Good Night

| posted in: life 

Every night, before we would go to sleep, MIchele and I said good night to each other. Over the course of our marriage this ritual became a bookend on the day. Even on those rare occasions when we didn’t go to bed at the same time we shared our good nights with each other. In the months since her death I have continued to say out loud, in the dark, my portion of the good nights. In my mind and sometimes in my heart I can hear her good nights to me. I have found comfort in this simple ritual, the context is from a time when I wasn’t grieving and filled with sorrow. For a few seconds I can escape the pain and torment that follows me around like a my shadow.

Some nights I don’t hear her response, something about the context I’m trying to recreate isn’t right and so the memory trick doesn’t work. It is always depressing when this happens as I feel farther away than ever from her. I know that over time, no matter how hard I try to keep the context fresh in my mind, that the sound of her voice will fade and I will lose another part of her.

The death of a loved one is merely the first step on a lifetime path of little deaths. Everyday you remember something that brings the loss back into sharp focus. Everyday you forget something, or lose touch with a piece of your missing loved one. Each of these events is another death. Another instance where your loved one dies for you. Your memories of them die, your connection to that part of you that was alive around them dies. A friend of mine who quit smoking once said that every so often a situation would arise that brought back the urge to smoke. She would stumble across a context where that habit had played a part. She went on to say that after popping the bubble of that context by not indulging the habit, that it would go away and not return when the context did.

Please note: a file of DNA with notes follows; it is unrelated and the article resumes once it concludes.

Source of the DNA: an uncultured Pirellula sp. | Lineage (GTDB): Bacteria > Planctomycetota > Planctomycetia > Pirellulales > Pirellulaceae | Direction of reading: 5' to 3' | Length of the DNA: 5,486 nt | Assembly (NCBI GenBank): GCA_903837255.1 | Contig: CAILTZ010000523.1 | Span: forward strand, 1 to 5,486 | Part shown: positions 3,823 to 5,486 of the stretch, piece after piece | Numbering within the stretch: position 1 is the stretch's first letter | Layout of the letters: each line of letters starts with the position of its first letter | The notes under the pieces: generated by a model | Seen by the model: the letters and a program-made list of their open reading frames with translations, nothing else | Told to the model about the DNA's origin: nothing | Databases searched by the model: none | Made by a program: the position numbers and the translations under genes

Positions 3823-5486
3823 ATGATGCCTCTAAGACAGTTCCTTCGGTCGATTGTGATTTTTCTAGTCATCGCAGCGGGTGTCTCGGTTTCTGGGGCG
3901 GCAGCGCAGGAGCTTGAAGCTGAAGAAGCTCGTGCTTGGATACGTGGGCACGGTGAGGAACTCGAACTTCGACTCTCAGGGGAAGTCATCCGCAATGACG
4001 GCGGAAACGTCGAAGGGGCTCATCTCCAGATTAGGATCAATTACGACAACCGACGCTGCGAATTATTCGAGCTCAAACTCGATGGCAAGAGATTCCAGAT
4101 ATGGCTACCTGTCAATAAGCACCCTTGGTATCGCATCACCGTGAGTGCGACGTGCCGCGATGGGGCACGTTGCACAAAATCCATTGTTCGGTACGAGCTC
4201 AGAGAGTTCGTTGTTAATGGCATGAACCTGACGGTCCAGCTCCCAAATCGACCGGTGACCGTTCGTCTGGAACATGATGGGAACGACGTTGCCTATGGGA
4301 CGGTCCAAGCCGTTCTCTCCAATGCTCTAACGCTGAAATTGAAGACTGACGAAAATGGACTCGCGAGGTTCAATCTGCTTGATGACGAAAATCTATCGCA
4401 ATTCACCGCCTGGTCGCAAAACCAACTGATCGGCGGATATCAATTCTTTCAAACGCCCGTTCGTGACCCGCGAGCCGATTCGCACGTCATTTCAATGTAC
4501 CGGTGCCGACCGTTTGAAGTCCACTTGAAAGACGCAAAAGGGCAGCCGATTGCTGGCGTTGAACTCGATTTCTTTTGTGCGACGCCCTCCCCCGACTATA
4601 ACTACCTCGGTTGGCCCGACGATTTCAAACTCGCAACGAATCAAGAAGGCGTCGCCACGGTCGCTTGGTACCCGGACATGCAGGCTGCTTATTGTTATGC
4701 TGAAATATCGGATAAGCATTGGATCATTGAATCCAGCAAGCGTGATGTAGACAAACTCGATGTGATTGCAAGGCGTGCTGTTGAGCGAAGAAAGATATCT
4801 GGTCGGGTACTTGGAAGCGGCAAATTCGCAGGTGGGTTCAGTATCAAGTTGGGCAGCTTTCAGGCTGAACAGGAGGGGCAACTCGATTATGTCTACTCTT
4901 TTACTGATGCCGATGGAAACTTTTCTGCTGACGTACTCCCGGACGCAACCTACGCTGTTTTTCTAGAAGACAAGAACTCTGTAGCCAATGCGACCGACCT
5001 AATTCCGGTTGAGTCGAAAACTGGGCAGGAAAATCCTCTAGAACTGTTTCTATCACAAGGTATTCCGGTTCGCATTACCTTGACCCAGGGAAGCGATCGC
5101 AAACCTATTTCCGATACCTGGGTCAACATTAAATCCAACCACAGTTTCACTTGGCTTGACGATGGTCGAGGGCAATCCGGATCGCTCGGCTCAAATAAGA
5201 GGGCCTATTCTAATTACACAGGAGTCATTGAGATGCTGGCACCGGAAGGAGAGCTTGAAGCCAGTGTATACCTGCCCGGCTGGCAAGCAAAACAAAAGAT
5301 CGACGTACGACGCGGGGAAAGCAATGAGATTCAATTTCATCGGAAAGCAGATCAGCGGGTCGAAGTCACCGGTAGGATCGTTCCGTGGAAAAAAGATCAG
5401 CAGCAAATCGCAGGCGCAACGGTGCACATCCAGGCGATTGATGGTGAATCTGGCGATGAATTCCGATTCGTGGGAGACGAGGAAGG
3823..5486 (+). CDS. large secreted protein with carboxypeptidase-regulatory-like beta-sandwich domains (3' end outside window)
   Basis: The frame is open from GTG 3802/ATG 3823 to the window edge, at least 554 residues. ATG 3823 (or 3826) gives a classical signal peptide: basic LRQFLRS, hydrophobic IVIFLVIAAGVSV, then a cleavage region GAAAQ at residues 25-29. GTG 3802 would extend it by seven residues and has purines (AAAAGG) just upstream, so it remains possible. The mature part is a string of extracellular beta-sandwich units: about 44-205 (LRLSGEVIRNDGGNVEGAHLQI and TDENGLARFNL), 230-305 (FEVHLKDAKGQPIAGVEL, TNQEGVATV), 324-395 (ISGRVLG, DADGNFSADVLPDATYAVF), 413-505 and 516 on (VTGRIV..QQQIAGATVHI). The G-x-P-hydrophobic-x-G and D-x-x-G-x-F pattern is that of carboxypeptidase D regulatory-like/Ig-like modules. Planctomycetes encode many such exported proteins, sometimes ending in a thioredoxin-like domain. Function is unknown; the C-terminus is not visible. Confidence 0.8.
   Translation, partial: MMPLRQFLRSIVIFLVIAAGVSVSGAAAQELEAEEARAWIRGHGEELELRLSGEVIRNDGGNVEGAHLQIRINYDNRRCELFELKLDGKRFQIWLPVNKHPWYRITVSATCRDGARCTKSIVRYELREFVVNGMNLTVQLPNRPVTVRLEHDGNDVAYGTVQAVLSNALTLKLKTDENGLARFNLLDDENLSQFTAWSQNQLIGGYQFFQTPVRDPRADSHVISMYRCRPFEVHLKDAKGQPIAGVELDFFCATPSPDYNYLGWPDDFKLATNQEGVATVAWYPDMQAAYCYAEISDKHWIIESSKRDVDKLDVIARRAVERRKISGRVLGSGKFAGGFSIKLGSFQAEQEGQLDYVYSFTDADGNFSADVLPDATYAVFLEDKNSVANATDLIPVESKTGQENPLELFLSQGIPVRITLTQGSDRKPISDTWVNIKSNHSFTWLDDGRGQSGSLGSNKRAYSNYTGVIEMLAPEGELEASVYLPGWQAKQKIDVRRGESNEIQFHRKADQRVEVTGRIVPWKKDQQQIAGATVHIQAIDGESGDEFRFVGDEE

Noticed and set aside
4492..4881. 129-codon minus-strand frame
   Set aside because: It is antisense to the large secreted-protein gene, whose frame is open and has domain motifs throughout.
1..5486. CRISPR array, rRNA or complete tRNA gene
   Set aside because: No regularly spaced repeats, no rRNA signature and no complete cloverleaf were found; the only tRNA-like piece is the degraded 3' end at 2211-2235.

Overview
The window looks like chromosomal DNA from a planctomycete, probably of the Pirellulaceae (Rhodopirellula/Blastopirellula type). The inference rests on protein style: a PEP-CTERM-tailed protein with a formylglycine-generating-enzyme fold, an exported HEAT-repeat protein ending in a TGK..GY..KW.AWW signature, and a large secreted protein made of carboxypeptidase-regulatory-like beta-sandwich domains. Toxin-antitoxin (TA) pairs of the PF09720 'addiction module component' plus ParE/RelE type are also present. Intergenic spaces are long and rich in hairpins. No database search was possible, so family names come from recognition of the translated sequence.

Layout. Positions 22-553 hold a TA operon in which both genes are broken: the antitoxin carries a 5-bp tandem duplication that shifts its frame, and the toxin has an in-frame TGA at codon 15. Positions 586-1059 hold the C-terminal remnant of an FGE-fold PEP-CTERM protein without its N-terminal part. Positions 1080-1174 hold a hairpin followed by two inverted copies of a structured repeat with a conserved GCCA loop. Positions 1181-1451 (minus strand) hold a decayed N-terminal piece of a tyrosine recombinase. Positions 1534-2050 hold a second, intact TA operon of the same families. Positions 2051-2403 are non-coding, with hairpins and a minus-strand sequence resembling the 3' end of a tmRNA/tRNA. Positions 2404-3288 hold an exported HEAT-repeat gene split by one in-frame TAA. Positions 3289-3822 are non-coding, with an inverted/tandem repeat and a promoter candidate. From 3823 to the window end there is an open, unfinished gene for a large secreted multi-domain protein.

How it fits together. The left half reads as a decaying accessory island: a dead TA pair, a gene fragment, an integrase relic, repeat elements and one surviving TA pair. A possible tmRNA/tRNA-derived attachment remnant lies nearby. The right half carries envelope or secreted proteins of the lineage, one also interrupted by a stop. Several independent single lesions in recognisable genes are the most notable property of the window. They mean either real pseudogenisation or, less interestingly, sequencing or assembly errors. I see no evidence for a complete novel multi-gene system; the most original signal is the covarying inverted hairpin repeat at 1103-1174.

My fear is that my memories of Michele, the contexts where I still hear her voice, or see her beautiful smile are going to go away too. It has been thirty-three years since my sister died and I have almost no recollection of her. Not of her alive, just pictures, and memories of memories. Knowing that eventually my memories of Michele will fade and disappear too, is awful to realize.

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Mark H. Nichols

I am a husband, cellist, code prole, nerd, technologist, and all around good guy living and working in fly-over country. You should follow me on Twitter.